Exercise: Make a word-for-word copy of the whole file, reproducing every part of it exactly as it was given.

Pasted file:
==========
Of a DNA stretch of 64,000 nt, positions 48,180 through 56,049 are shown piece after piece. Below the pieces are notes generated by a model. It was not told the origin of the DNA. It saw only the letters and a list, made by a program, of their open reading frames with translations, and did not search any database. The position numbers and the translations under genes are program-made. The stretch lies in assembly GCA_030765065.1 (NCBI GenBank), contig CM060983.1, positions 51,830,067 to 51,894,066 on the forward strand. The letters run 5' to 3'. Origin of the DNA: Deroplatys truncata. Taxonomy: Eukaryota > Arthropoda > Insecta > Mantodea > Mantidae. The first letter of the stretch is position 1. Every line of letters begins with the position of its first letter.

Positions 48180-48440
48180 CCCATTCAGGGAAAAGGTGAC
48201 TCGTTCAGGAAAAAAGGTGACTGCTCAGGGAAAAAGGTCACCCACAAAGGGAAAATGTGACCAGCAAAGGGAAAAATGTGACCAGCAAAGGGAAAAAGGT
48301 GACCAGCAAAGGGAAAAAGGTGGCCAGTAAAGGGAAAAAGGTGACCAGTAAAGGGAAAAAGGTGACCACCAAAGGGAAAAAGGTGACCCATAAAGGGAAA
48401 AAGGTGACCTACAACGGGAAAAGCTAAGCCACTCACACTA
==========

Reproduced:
Of a DNA stretch of 64,000 nt, positions 48,180 through 56,049 are shown piece after piece. Below the pieces are notes generated by a model. It was not told the origin of the DNA. It saw only the letters and a list, made by a program, of their open reading frames with translations, and did not search any database. The position numbers and the translations under genes are program-made. The stretch lies in assembly GCA_030765065.1 (NCBI GenBank), contig CM060983.1, positions 51,830,067 to 51,894,066 on the forward strand. The letters run 5' to 3'. Origin of the DNA: Deroplatys truncata. Taxonomy: Eukaryota > Arthropoda > Insecta > Mantodea > Mantidae. The first letter of the stretch is position 1. Every line of letters begins with the position of its first letter.

Positions 48180-48440
48180 CCCATTCAGGGAAAAGGTGAC
48201 TCGTTCAGGAAAAAAGGTGACTGCTCAGGGAAAAAGGTCACCCACAAAGGGAAAATGTGACCAGCAAAGGGAAAAATGTGACCAGCAAAGGGAAAAAGGT
48301 GACCAGCAAAGGGAAAAAGGTGGCCAGTAAAGGGAAAAAGGTGACCAGTAAAGGGAAAAAGGTGACCACCAAAGGGAAAAAGGTGACCCATAAAGGGAAA
48401 AAGGTGACCTACAACGGGAAAAGCTAAGCCACTCACACTA